When the first death occurred in his home in 2017, politicians refused to release statements about the situation. There were some rumblings from GOP members, but only because he was a donor to the Democratic Party, not because of who the victim was—partly why the buzz died down as media coverage went away.

For his political allies, there was too much at stake. With President Donald Trump creating more turmoil between the major political parties and the #MeToo movement surrounding the behaviors targeting those in Hollywood, there seemed to be limited space to care for black life–an aspect we’re used to these days.

On a micro level, these same city council members who accepted funds from Buck in the past were silent in the first death. Not wanting to ruffle feathers with the wealthy donor, choosing allegiance to secure funding over the life of Gemmel Moore. But now, the political climate has changed. In November of 2018, the Democratic Party took back the House of Representatives, all about removing any shielding Buck may have from the party. Once word broke of a second death, those who were silent are now issuing statements and sending money back that was donated by Buck.

Black lives, in general, are not protected in media nor community. White people are more concerned about preserving power and privilege then every affording us equity and justice. This sentiment bleeds into the white queer community, which has also helped to oppress black queer people.

Most recently, comedian Ellen DeGeneres spoke up on behalf of a community she did not belong to offer forgiveness to Kevin Hart for his comments about the gay community. However, when it is someone from her own community causing harm to black queer people, (ie: Buck) she like many other white queer people are nowhere to be found. It only adds to people who love to partake in our culture while turning a blind eye or aiding in our oppression.

This is a challenge to all communities witnessing the atrocities that black queer people are facing in this country. Your silence has become complicity in our death. It should not have taken for a second dead body to be found at the home of Ed Buck for people to join in solidarity with us. We have experienced this type of violence against our community for far too long with no justice in our plight.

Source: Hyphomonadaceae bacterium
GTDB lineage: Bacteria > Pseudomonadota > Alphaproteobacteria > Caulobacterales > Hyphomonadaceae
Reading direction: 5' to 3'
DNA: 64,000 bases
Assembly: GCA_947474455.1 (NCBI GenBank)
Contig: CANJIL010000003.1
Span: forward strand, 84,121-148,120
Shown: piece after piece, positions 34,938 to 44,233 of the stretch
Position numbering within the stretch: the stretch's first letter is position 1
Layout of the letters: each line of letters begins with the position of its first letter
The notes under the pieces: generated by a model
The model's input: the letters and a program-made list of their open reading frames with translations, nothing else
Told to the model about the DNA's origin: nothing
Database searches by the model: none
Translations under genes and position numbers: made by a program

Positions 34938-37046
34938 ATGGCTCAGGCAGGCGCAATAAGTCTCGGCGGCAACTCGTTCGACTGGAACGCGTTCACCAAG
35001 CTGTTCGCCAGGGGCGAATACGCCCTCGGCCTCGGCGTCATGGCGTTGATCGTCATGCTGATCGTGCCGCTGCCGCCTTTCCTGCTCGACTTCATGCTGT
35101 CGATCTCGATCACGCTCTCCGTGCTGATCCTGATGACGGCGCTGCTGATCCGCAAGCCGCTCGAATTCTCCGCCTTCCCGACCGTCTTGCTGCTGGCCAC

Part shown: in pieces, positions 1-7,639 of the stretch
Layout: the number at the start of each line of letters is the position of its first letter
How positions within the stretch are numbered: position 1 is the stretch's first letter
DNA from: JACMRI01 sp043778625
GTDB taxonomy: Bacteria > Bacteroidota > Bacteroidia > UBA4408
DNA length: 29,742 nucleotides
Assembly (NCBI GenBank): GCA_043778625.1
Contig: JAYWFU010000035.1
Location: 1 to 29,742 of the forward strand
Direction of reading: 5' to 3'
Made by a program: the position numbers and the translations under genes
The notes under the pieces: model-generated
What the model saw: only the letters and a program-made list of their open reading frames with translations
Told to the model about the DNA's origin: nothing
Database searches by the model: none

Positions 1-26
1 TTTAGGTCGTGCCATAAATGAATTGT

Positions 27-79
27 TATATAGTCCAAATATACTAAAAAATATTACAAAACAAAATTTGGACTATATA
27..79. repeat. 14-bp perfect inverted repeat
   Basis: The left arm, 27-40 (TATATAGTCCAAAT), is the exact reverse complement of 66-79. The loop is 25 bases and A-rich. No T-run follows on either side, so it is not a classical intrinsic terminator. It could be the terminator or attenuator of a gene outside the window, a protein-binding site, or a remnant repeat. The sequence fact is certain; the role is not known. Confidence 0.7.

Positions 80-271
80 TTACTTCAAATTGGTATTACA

Ed Buck is using his wealth, class, and power to manipulate black queer men who are vulnerable. Men who are sex workers or struggling to make a livable wage to sustain their own existence. Men who are already caught up in the meth epidemic and fall prey to sexual exploitation in return from drugs. How many more lives must be lost before a stop is put to this?

In the coming days, it will be more important than ever that media coverage does not let up and continues to press the LA Sheriff’s Office to not commit the same mistake twice. If black lives truly matter, then we must be more vocal and fervent in our fight when they fall among the most marginalized. This is a continuing story, one that we will not only cover but see through till the end—an end that looks like justice for Gemmel Moore, Timothy Dean, and the black queer lives that continue to go unprotected.

George M Johnson is a journalist and activist living in Brooklyn NY with features in over 40 publications including Vibe, Essence, VICE, and Buzzfeed. His debut YA memoir “All Boys Aren’t Blue” is scheduled to be released January 2020 through FSG.

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2018 In Hip-Hop: A Year Of Quantity Over Quality

No matter who ranks in your Top 10 living hip-hop faves, they almost certainly released music this year. From young stunners and new jacks to career spitters and grizzled vets, rap poured down in proverbial buckets, dousing listeners Friday after Friday, with not infrequent ghost showers during select weekdays and weekends, too. Whether you vibe with the lyrical miracles or rage along with the screamers, your Spotify account got one hell of a workout in 2018.